ACTION: Half your grains and use the same volume of milk as you previously used and let your kefir ferment for 24 hours. This should resolve the issue.

What if I get flowers of kefir with my second ferment or ripening of kefir?

Remember, Flowers of kefir need oxygen to live and that’s why it’s a good idea to put a lid on it. Putting a lid on your kefir will also increase carbonation. An airlock system can also be used but will let the Carbon Dioxide escape so there won’t be much carbonation going buildup but it will keep the oxygen from coming in.

I have heard of people skimming the flowers of kefir from the top and using it to make a sour dough starter.


In this one instance colourful is not good and extremely rare, nobody that I know have had a natural occurring colourful kefir experience. Pink, blue, green and black are all indications of mold and can occur if someone totally forgot about the kefir and left it unattended for MONTHS if not longer? I will not suggest trying to save them because you don’t know what you are going to save, rather start afresh.


Kefir should never Ever NEVER Move: if you see any form of movement in your mother culture you most probably have an infestation. A fly or gnat must have found the perfect home for its offspring and now you are part of the cycle of life. Try to use a tightly woven cloth or paper towel with a rubber band to keep those critters out and try not to leave your kefir grains open and unattended when opening your jar to pour off the kefir and adding fresh milk.  You’ll have toss the infested kefir grains and start anew.


The longer kefir ferments the less lactose it will contain and the more the kefir benefits increase. Now, the longer kefir ferments the more sour it gets! So it’s good to find the perfect balance in taste that suits you best.

If you’ve had “accidental” sour kefir because the house was unexpectedly warmer then you can

  1. Take that sour kefir and add some fruit to it, leave it for 4-6 hours on your counter to lessen the sourness. OR
  2. When using it in a recipe add 1/2 as much kefir with half normal milk, coconut milk or any other nut milk you’d prefer. OR
  3. Add Milk to your SUPER Sour Kefir (not the grains) place it on the counter for 4-6 hours.


Kefir normally has a fresh, slightly yeasty aroma. BUT if your kefir ahs a ROTTEN or spoiled yeast smell it’s definitely a cry for rehabilitation!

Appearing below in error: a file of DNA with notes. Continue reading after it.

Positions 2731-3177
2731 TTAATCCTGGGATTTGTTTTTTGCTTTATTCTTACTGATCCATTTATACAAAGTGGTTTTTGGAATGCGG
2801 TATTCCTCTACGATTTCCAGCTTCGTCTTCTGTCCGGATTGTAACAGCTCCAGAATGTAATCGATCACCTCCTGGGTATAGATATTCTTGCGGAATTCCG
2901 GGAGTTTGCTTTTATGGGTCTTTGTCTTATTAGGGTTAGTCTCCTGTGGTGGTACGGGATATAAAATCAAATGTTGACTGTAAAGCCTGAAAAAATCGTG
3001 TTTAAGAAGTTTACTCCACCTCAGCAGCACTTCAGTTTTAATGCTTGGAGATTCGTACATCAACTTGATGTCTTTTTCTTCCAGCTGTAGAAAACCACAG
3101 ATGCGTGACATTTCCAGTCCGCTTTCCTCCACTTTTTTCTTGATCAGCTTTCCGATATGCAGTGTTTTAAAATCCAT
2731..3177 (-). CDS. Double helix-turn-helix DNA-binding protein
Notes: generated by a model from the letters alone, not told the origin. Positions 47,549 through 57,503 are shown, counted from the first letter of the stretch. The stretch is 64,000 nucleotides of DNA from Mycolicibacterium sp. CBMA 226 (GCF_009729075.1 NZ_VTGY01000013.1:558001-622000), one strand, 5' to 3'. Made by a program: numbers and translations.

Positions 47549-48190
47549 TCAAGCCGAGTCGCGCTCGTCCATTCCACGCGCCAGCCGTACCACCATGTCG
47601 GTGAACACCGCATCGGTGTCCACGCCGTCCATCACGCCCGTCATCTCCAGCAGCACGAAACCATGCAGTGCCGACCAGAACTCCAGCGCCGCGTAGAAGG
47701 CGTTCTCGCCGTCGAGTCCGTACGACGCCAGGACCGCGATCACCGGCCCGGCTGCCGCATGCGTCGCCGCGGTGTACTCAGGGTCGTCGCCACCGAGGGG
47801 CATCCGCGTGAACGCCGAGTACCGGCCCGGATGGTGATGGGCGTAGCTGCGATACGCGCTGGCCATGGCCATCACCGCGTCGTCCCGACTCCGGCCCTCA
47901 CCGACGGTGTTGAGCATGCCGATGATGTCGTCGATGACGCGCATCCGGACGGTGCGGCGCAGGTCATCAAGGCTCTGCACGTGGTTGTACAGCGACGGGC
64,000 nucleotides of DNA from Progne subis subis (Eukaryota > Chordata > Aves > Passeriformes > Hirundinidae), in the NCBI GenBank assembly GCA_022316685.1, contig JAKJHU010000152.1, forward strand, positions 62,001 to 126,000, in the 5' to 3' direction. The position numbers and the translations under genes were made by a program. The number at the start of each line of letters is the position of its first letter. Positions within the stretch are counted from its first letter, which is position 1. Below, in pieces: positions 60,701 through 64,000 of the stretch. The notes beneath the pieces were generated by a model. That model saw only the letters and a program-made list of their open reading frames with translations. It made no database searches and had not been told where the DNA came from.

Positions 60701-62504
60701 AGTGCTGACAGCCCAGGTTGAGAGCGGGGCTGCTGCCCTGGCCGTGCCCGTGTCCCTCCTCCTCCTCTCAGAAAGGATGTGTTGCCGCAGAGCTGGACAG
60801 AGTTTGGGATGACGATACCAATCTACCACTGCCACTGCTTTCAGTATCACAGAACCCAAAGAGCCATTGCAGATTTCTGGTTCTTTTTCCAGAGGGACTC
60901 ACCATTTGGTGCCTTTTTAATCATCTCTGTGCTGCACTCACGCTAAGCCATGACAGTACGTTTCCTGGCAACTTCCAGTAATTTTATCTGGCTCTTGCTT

1. Wash your kefir grains in clean fresh milk (Never Use Water) This is to get rid of the access yeast.
  2. Place them in a sterilized glass jar and top them up with fresh milk.
  3. Let them rest in the fridge for 3 days up to a week.
  4. Drain the kefir and throw it out. Use the grains to start a new batch of kefir in a clean sterilized jar. Brew as per normal.
  5. Test your kefir – If it looks good, smells good, tastes, good – then it is probably GOOD!
  6. It may take a couple of batches before they start kefiring as they should.

That’s a wrap for this one. Please feel free to post your comments or questions about kefir here especially if there’s something that you struggle with or are uncertain about.

Thank you!

2 Responses

  1. Eveyn

    My milk kefir had a pinkish almost salmon color on the top, fairly even and smelled very yeasty. I did leave it on my kitchen table covered with a coffee filter held in place by a rubber band for 10 or 11 days. my appartment is very cool, between 64 and 72 degrees, usually closer to 64. When I strained it it separated and the whey went through the strainer but the kefir stayed in until I moved it around with a plastic spoon. I was slimey too. I cleaned it off with fresh milk and started another batch, tossing out the off color one.

    Do you have any thoughts, or should I throw out the grains?

    • Nadia Swart

      Hi Eveyn, I have made a video inspired by your Q and I am answering the pink kefir grain question over here